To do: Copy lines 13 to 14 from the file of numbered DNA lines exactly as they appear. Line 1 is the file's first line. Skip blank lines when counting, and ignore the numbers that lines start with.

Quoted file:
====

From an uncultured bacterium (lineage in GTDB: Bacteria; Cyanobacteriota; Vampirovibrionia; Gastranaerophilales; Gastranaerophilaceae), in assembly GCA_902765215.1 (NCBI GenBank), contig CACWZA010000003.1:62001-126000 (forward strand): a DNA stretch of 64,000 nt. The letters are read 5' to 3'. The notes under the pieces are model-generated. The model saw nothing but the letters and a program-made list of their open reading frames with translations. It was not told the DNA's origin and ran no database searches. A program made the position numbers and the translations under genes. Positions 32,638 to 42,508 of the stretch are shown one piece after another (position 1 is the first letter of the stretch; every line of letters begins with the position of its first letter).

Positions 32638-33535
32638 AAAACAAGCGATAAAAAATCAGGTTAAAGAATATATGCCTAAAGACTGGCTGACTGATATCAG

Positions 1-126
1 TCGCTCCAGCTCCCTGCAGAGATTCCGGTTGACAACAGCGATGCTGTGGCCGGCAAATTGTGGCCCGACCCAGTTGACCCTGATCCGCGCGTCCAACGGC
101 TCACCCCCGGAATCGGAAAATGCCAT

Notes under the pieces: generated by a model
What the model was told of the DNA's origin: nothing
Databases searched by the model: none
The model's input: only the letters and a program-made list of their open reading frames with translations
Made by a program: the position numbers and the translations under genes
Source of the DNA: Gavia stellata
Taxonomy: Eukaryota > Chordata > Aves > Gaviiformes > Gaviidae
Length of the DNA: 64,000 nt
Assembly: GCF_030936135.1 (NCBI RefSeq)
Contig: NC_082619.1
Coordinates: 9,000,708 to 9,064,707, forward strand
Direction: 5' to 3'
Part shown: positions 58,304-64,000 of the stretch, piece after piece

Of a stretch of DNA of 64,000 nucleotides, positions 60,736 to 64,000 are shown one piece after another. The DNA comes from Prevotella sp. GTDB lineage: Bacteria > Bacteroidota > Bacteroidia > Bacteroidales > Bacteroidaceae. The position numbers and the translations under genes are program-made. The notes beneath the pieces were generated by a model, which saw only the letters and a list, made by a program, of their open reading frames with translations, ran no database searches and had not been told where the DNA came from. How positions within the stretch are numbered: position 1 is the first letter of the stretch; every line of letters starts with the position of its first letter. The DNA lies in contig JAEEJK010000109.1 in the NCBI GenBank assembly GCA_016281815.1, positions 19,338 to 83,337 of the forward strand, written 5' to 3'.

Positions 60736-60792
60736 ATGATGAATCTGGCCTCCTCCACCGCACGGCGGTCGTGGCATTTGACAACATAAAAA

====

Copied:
Taxonomy: Eukaryota > Chordata > Aves > Gaviiformes > Gaviidae
Length of the DNA: 64,000 nt